Call it a fact of life, but being teased or excluded on the playground is almost as hard to avoid as the occasional bruises and scraped knees of childhood.
Parents might want to shield their children from these unpleasant experiences, but experts say playing it too safe is actually harming children.
Michael Ungar, director of the Resilience Research Centre at Dalhousie University, said unhindered play is crucial for learning life skills and building resilience.
"The movement now is towards overprotective parenting, this constant need to avoid any stress on our children, but those playground interactions — especially unstructured ones — are an incubator for experiences that will make our kids more ready for life," Ungar said.
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Ungar is the father of five children through a blended family and knows well the parental instinct of wanting to step in. But instead, he said, children need to be left to their own devices to sort out squabbles.
"I know we want to jump in the moment our children are being sidelined or picked on in anyway," he said.
"Standing back and coaching them on how to solve their own problems, and then pushing them gently back out into the world, is a good experience for them."
That doesn't mean ignoring ongoing or targeted bullying, Ungar added, but the occasional playground disagreement is normal and kids need to be allowed to learn social skills on the swing set.
Letting children lead
In the West Vancouver school district, the concept of using play to teach children social emotional skills has taken off. At West Bay Elementary, older students are paired with younger ones on the playground in a peer-buddy program.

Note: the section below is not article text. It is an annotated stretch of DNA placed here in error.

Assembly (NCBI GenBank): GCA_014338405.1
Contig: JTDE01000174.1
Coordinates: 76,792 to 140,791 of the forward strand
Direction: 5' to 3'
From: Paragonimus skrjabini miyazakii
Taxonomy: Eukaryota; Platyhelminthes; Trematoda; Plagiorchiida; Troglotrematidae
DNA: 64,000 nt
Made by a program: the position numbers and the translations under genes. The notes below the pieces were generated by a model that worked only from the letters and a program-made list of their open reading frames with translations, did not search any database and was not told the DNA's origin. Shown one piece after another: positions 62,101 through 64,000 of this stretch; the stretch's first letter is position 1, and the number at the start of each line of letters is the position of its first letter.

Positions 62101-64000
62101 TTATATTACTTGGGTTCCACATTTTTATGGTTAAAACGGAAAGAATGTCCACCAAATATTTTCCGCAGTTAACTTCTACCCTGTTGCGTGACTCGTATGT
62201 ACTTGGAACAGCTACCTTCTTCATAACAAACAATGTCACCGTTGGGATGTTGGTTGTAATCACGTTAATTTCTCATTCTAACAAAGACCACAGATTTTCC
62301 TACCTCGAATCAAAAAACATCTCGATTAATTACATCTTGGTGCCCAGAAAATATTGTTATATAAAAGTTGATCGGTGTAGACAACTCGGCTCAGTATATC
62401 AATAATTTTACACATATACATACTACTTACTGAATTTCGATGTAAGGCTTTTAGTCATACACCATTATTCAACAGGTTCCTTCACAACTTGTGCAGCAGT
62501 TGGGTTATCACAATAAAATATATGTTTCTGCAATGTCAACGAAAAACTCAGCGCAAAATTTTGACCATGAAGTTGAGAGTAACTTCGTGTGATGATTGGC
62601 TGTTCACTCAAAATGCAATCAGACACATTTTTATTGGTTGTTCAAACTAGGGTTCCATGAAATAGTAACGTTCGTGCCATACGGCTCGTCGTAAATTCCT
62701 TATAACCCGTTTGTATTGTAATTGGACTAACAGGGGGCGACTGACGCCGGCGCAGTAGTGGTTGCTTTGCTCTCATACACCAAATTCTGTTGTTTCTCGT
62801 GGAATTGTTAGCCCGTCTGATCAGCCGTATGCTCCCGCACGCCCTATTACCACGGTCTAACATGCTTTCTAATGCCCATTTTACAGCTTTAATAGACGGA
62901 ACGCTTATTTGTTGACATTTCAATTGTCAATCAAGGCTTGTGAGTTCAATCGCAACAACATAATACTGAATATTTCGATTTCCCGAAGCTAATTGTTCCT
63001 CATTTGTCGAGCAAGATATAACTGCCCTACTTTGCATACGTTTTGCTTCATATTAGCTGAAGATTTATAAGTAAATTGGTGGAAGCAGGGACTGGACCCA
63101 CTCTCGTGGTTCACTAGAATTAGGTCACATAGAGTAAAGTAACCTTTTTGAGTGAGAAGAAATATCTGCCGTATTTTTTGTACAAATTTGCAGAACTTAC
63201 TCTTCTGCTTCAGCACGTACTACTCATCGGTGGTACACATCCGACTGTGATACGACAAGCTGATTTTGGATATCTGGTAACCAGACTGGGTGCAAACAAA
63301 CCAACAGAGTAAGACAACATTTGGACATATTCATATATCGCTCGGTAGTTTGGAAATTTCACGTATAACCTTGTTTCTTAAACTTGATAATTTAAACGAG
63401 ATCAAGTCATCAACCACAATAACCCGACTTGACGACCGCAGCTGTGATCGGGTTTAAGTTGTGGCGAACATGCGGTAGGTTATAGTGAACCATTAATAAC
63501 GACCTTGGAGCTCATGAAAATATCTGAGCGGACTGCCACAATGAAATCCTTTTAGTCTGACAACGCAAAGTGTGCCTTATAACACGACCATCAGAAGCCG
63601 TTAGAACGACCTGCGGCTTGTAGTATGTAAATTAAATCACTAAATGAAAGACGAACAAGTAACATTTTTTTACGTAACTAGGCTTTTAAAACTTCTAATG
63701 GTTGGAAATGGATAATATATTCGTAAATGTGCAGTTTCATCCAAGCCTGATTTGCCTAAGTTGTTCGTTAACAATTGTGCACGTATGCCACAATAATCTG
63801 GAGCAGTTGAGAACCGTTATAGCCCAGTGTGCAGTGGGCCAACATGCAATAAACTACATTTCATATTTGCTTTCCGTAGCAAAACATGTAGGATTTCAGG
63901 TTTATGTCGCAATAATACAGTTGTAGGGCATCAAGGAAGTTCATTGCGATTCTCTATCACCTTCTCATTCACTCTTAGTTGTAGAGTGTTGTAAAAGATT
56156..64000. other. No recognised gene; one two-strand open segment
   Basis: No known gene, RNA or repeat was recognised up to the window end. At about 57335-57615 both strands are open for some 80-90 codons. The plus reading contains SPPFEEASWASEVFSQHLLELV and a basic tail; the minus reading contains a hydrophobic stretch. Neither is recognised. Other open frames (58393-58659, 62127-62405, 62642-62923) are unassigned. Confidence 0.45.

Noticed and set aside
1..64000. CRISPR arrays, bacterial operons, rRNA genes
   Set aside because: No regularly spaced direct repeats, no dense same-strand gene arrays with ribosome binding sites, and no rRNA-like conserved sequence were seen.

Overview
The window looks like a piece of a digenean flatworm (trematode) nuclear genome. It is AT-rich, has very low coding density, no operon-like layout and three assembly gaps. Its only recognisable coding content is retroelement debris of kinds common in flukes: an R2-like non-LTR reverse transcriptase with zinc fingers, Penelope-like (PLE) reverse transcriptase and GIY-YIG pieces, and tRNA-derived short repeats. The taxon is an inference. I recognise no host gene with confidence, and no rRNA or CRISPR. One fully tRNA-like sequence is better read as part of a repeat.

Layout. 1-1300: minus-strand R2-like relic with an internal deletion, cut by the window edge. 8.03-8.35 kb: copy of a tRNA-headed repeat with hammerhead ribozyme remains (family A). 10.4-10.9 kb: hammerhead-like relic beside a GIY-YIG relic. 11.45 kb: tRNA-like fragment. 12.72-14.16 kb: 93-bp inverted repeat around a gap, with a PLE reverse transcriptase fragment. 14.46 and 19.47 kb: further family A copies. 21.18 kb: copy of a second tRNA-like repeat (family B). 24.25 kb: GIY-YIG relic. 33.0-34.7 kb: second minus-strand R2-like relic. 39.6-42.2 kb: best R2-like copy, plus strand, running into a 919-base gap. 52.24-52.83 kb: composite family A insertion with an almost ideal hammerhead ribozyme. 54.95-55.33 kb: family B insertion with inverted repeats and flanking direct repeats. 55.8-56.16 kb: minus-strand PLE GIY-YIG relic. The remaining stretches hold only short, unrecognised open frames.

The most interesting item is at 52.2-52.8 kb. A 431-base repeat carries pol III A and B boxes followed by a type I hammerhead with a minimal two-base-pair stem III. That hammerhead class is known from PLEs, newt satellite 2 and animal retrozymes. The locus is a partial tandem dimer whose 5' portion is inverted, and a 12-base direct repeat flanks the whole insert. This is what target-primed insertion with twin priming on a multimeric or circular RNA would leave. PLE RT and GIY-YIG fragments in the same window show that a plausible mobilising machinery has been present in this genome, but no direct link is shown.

"Our Grade 4 students, who look after the kindergartners, are told to stand on the side and watch for children who may be on their own and get them involved in play activities," said Judy Duncan, principal of the school.
If children start bickering, Duncan said, it's up to the older students to step in and help smooth over the issue — no adults needed.
Ungar said that type of child-led solution is key for development, even if it's difficult at times.
"We don't want our children to experience completely blessed childhoods that are free of challenges," he said.
"That playground experience, where they are having to make up their own rules and figure out their own games, is actually a pretty good opportunity to learn the skills they are going to need later in life."
'Fear is really at the heart of this'
Those lifelong skills don't just come from standing up to a bully; sometimes, it can mean jumping high and falling down.
Mariana Brussoni, an investigator with the B.C Injury Research and Prevention Unit at the B.C. Children's Hospital, said children need to be allowed to engage in risky play in order to learn where the boundaries are.
"Adults are stepping in a lot more and just pre-emptively shutting things down — 'get down, too high, be careful' — and so what that does is it doesn't allow kids to figure out for themselves what are they capable of," Brussoni said.
The root of the problem, she said, is that parents are afraid something might happen to their children.
"Fear is really at the heart of this," she said. "Sometimes, parents' perception of what the danger zone is and what the danger zone actually is might be different."
She has researched childhood injuries for more than two decades and said serious childhood injuries from play are much less likely than parents seem to think.
"The biggest issue is not the children but the parents," she said.
"Parents' fears get transmitted to kids. Are you, as a parent, pushing those fears on your child and that's what is making them afraid to try and engage in things?"
The lost art of play
The story is part of a series called The Lost Art of Play that explores how play is changing and why this loss matters.
Tune into On The Coast on 88.1 FM or 690 AM, weekdays from 3 to 6 p.m., to hear the series.